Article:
Advertisement sees ‘dramatic progress’

On Dec. 2, website traffic on doubled, launching an upward trend the Centers for Medicaid and Medicare Services anticipates will continue. In a press call Monday, Julie Bataille, director of communications at CMS, said now that the site’s many technical bugs have been fixed, traffic is expected to grow.

“As of noon today, the site has had 375,000 visitors, between the hours of midnight and noon,” Bataille said.

These numbers exceed what is usually seen during the peak hours on a Monday, Bataille pointed out in the call. Sunday’s site traffic was also radically more than usual for a weekend and a holiday weekend no less.

At 10 a.m. today, the team deployed a new queuing process meant to improve user experience. The decision to move forward with the feature today was made after seeing numbers and error rate while doing real-time monitoring of the site.


After a site launch described by many as a failure, CMS issued Sunday a progress and performance report. According to a CMS release, experts across the government and the private sector made the assessment.

The review connected the main issues back to hundreds of software bugs, insufficient software and infrastructure with the site. In October, the site was down 60 percent of time, according to the report.

However, during the past five weeks the site has seen substantial progress and the bugs and glitches responsible for user flaws have been corrected, the report said. Improvements include: stable site capacity at its intended level, as well as hundreds of software fixes and hardware upgrades. These fixes, the report said, have led to greatly improved operating metrics and activity levels. The site has seen steady progress in removing bug and software fixes, most noticeably starting Nov. 9 when the number of bugs removed increased significantly.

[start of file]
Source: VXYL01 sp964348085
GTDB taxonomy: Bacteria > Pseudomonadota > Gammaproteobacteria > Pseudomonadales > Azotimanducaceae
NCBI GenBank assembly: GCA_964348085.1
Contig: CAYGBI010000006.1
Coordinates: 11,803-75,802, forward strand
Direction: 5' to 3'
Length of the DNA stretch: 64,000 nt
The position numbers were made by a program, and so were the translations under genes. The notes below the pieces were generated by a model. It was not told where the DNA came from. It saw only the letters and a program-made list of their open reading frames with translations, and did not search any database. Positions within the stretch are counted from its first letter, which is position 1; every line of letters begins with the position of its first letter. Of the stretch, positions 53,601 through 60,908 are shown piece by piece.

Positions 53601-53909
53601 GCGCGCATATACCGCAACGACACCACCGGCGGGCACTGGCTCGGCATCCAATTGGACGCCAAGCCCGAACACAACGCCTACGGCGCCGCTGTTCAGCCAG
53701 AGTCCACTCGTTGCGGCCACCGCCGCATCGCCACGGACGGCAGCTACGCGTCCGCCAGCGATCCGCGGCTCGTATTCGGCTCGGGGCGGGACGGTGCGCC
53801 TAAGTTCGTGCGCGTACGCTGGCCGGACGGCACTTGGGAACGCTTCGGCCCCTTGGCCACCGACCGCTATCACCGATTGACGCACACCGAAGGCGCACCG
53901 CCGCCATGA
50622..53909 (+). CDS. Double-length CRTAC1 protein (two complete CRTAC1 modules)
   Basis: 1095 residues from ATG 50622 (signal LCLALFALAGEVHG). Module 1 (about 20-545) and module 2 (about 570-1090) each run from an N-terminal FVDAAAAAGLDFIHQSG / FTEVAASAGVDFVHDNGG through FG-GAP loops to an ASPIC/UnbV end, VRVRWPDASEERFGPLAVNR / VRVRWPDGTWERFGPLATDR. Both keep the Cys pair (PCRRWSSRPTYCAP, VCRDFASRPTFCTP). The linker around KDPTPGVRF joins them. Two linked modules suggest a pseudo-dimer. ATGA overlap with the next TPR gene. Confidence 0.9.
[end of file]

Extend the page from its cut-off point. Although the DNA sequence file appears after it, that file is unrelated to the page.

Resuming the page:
“While there is more work to be done, the team is operating with private sector velocity and effectiveness, and will continue their work to improve and enhance the website in the weeks and months ahead,” the report said.

The site has been monitored in real-time 24/7, and an open bridge for instant incident response has been established. Individuals involved with have participated in stand-up “war room” meetings twice a day. There have also been daily feedback sessions from those participating in the direct enrollment pilot, and Bataille said feedback since the weekend has been generally positive.


Response time has also decreased significantly since the site’s Oct. 1 debut, down to under 1 second on average. Based on usage trends, the site can expect more than 800,000 consumer visits per day, the report concluded.

The report describes the progress as “dramatic”; the error rating is below 1 percent and the site can support 50,000 users simultaneously.

“As the metrics detailed in this report reveal, dramatic progress has been made on improving,” the report stated.

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